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Reus

is a god game by Abbey Games in which you take control of nature through the hands of mighty giants. read more

5.7

Reus Review

Author: Angel Jimenez
19-Oct-2016

Category: Review

Reus is a god-sim that lets players terraform the world, choosing what plants and animals will inhabit it. Revel in the forging of great empires, or watch in horror as humans lead to the world's destruction.

Reus Review

Introduction

In Reus (the dutch word for "giant"), you control 4 giants (Abbey Games, you rascals) that represent different types of biomes. The Earth has spent eons in slumber, but now it's time to wake up, and flourish. Harness the power of the crablike water giant to create oceans, form the land into a series of mineral-rich deposits using the rock giant, feed the hungry with the forest giant monkey-thing's growth powers, and allow the study of "herbs" through the dope abilities of the swamp giant. Reus allows for a huge variety of playthroughs that are always fun, and never stressful.

Reus is available now on Xbox ONE and PS4 as well as on Steam.

Reus the 4 giants

story

The story is a simplistic one that lets you jump right in. The Earth is in a dormant state. Using the powers of the giants, you can create a habitable land to attract humans, whose spirits grant the giants even more abilities. You are taken through the "story" in a 30-minute tutorial that spans 3 eras, each of which teaches you 1-2 basic elements you will encounter in Reus. Beginning as an innocent Earth who yearns for humans, you will soon learn that with great power comes great risk, for these humans can turn on you (and the giants) in an instant.

One village is about to get disciplined in Reus

Gameplay

After making your way through the tutorials, you are urged to play "Era mode", the main form of gameplay in Reus. In Era mode, you use all the tools the tutorial gave you to form the land to your liking to attract human civilization, unlocking new projects, developments, and achievements while on a time crunch ranging from 30 minutes to an hour.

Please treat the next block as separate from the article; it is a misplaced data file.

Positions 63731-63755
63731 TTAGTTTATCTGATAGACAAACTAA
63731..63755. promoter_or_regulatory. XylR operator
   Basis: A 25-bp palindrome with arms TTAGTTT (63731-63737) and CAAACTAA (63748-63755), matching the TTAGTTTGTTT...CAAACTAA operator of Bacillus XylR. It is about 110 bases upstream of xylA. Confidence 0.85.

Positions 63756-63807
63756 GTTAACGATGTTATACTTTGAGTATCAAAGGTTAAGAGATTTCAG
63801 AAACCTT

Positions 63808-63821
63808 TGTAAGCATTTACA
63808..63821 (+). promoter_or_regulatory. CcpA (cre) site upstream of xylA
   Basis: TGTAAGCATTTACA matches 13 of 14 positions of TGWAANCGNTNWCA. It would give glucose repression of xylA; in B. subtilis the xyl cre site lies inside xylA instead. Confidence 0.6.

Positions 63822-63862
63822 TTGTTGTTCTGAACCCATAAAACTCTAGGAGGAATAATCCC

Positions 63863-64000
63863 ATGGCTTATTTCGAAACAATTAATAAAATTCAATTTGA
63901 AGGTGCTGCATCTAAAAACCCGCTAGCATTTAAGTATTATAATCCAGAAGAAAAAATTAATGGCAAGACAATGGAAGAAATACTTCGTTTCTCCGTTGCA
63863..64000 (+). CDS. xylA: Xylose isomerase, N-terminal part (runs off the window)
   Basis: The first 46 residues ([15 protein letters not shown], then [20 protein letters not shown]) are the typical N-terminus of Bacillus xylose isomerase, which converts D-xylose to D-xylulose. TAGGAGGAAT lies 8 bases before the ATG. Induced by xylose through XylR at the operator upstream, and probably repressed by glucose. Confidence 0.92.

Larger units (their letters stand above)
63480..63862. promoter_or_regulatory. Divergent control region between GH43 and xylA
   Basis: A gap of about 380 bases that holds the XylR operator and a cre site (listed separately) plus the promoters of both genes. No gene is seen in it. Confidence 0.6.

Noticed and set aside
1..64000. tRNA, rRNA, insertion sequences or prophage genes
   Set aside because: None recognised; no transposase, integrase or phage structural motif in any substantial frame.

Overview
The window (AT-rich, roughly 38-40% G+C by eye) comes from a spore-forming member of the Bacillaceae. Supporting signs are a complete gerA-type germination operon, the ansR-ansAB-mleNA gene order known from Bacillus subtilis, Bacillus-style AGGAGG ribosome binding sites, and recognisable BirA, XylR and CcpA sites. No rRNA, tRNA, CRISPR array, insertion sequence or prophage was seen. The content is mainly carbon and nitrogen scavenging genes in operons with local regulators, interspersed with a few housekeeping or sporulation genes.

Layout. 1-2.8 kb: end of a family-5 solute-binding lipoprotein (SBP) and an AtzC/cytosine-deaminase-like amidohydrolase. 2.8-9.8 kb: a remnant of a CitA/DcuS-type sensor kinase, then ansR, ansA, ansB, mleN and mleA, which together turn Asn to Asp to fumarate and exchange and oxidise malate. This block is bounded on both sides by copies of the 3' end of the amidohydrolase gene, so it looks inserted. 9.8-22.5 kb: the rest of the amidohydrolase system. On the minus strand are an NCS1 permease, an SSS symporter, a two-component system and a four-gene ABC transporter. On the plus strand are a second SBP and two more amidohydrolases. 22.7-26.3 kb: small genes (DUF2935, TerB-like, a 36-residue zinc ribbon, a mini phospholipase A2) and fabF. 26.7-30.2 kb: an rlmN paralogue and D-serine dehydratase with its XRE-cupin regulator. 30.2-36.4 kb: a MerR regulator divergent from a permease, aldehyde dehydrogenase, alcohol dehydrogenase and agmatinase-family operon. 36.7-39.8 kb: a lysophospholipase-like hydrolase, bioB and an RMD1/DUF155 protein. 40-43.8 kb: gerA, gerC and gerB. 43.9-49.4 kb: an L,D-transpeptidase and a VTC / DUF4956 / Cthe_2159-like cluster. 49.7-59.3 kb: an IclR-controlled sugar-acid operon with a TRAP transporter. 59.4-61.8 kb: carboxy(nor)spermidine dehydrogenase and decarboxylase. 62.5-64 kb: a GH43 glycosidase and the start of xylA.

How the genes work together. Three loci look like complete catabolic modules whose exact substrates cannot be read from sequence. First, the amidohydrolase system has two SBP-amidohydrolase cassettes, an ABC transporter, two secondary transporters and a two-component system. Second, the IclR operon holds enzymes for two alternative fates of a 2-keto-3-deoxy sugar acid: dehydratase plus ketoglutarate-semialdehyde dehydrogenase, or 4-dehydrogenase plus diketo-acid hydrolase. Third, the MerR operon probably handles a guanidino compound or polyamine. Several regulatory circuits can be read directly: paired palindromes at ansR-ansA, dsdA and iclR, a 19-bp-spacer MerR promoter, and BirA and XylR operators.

Diversity is the name of the game here (well, technically the name of the game is Reus, but you get my meaning). Each type of biome nets you different types of resources. Oceans created by the water giant allow the adjacent land to grow swamps and forests, which grant technology (those "herbs" really give the inventors inspiration) and food respectively. The deserts created by the rock giant can hold mineral deposits, which grant wealth to its inhabitants. After a section of land gets to a certain resource level, it will attract humans, who will then build a settlement for the giants to watch flourish or fail. That's not to say the giants don't work well together. The interactions between the different abilities of the giants are actually one of the most exciting parts of the game.

Combos, combos, combos. The different abilities of the giants can combine to grant exponentially greater resources through symbiosis. An animal placed by the water giant will generate 3 times as much food when placed in a town with a blueberry bush, and an exotic animal (stoat, eagle, leopard) will become more valuable when in a town that has access to the rock giant's mining patches. Each giant also has different aspects; augmentations to plants and animals that allow them to transform into even more plants and animals. Give the swamp giant's peppermint bush the water giant's growth aspect to transmute it into tomatoes, or transform a chicken into a rabbit using the forest giant's herd aspect. These aspects give you access to over 100 plant and animal variants. This leads to a ton of customization in how your different environments flourish. You can create a rabbit infested forest, or an iron-rich desert, based on the way you want your towns to run. Aspects are an amazing tool that keeps playing Reus feel fresh and fun for tons of hours. The tricky part, though, is unlocking them.